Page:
Shameless Self-promotion Sunday #40

Happy Sunday! You know what to do.

Or, in case you don’t: today is the day for shameless self-promotion. What have you been up to this week? Write anything? Leave a link and a short description for your post in the comments. Or fire away about anything else you might want to talk about.

18 replies to Shameless Self-promotion Sunday #40 Use a feed to Follow replies to this article · TrackBack URI

  1. Aster

    I’ve been trying to identify the precise difference I have with the contemporary libertarian movement- I find it maddening that a movement which loudly claims to support what I care so much about- individual freedom- so often promotes a mentality and mindset so deeply hostile to the same values. I found a couple of articles today relevant to these issues, specifically showing the spiritual and material horrors of contemporary closed societies outside the West. I’d like to draw attention to what closed societies mean for actual living human individuals.

    http://khartoum-khartoum.blogspot.com/2009/02/religion-versus-valentines-day.html

    http://media.www.claremontindependent.com/media/storage/paper1031/news/2009/02/15/Editorial/We.Stand.With.Ali-3630584.shtml?reffeature=recentlycommentedstoriestab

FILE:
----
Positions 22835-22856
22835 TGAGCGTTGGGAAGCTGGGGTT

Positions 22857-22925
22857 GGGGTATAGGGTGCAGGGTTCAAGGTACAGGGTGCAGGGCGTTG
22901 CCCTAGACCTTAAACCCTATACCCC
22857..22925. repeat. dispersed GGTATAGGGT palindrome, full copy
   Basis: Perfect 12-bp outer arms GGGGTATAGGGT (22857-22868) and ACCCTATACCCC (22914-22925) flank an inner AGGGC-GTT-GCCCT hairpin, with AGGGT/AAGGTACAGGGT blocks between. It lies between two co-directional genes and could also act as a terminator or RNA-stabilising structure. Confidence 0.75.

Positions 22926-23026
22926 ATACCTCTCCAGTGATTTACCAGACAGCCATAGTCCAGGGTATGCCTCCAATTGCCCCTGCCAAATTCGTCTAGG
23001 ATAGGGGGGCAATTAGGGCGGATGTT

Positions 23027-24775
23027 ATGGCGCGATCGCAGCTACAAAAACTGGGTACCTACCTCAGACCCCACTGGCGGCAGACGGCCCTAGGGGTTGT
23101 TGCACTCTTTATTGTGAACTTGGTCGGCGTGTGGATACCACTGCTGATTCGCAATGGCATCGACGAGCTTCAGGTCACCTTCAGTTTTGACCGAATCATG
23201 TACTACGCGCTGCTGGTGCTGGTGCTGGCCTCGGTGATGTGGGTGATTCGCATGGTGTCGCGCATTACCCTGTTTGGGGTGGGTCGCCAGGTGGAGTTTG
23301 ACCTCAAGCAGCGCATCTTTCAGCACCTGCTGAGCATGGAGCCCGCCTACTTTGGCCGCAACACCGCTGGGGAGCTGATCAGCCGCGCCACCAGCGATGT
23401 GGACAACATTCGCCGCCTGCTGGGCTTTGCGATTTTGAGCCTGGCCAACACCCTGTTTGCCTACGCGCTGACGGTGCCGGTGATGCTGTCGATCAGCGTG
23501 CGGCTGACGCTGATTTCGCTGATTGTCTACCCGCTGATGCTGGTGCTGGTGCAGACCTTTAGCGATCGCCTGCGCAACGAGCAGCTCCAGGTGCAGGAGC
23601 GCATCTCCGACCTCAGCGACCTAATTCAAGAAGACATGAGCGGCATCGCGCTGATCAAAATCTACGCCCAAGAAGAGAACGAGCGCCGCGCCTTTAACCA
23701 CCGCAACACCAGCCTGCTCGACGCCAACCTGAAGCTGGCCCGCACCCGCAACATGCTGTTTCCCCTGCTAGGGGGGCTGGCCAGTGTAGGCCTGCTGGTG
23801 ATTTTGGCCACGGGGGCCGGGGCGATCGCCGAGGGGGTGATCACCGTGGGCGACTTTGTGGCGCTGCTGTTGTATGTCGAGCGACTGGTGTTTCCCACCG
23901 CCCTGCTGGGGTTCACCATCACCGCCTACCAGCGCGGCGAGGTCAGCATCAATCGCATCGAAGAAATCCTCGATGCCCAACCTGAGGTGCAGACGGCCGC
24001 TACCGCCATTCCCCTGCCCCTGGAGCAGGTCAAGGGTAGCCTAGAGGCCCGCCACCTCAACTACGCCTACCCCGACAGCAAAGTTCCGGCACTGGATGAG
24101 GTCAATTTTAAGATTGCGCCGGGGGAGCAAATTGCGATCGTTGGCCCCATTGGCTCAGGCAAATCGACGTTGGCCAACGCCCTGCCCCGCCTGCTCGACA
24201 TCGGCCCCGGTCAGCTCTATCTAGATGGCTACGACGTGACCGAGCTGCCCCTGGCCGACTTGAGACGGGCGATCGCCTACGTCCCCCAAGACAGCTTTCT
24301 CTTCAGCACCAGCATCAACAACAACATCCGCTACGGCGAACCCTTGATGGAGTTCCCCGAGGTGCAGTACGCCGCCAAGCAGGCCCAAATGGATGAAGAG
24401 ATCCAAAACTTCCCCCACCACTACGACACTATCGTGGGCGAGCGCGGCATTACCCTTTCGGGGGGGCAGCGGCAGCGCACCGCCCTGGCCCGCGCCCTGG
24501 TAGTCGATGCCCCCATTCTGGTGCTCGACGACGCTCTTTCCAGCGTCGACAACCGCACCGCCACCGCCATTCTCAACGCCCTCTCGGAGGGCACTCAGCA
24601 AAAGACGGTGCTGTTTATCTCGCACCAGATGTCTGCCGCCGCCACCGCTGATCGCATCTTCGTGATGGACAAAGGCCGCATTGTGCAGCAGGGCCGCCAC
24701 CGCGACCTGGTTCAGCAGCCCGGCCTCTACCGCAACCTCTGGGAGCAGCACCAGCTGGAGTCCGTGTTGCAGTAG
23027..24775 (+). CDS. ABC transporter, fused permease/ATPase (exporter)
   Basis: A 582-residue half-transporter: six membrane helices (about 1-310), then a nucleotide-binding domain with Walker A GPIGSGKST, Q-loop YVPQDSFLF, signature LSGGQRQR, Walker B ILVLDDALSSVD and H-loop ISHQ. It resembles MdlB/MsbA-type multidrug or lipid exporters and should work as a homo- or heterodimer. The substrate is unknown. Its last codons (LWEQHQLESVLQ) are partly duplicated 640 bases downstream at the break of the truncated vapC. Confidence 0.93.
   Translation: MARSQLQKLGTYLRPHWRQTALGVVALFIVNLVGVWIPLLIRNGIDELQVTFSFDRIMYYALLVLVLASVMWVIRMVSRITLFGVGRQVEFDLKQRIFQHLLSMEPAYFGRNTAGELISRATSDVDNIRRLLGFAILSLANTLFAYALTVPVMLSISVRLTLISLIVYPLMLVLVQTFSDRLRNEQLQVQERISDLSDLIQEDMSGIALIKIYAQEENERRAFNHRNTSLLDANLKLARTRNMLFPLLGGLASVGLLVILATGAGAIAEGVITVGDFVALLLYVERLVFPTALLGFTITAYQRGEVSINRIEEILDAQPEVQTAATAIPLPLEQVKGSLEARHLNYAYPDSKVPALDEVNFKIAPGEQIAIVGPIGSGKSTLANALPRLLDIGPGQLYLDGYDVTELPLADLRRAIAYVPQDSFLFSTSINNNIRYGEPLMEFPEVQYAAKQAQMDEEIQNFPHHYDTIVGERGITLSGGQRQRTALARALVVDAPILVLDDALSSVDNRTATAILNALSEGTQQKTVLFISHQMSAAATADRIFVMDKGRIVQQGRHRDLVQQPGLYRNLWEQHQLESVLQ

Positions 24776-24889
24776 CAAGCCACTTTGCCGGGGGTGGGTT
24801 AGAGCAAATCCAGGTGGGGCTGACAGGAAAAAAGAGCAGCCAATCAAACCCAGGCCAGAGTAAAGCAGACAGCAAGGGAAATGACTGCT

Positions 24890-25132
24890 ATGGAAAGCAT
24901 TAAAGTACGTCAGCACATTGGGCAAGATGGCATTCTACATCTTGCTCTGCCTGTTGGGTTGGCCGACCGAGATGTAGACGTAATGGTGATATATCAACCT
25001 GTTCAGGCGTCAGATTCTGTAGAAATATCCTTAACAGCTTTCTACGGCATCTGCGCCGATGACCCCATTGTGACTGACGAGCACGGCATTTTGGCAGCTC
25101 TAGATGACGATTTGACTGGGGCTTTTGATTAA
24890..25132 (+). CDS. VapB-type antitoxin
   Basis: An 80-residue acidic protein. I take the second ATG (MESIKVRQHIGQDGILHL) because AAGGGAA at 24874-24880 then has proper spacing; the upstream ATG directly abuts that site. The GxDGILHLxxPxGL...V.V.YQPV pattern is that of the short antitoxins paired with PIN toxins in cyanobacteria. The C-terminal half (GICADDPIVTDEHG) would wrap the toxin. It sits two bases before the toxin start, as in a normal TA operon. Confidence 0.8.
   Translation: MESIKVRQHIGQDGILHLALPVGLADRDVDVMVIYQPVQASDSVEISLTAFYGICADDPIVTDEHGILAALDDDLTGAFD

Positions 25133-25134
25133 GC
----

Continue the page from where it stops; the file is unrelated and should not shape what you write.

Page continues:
I prefer the philosophical stance of the first article to the second (without precisely agreeing with either), as I think the worst mistake one can make in opposing non-Western traditional horrors is to confuse reason and freedom with the inherited traditionalisms specific to Western culture- which have and still do show hostility to reason and individualism to the degree that they are consistent and powerful. The most consistent advocates of Western or Christian identity loathe freedom and individuality (and consistently loathe the same social implications such as feminism and sexual liberation) every bit as much as do the Islamists or the proponents of Hindutva. All of them rage against the individual for poisoning the seamless mythic reality and cultural integrity of the collective. And all of them, when forced to operate in a pluralistic context, hide behind the same inhuman relativism which subordinates the human individual to inherited cults and customs, which are treated as beyond justification. Folkways are treated as if they had an innate right to exist; their irrationalies and brutalities are ignored or dismissed. And in all cases, the relativism is exchanged for dogmatism whenever and wherever secure power is acquired,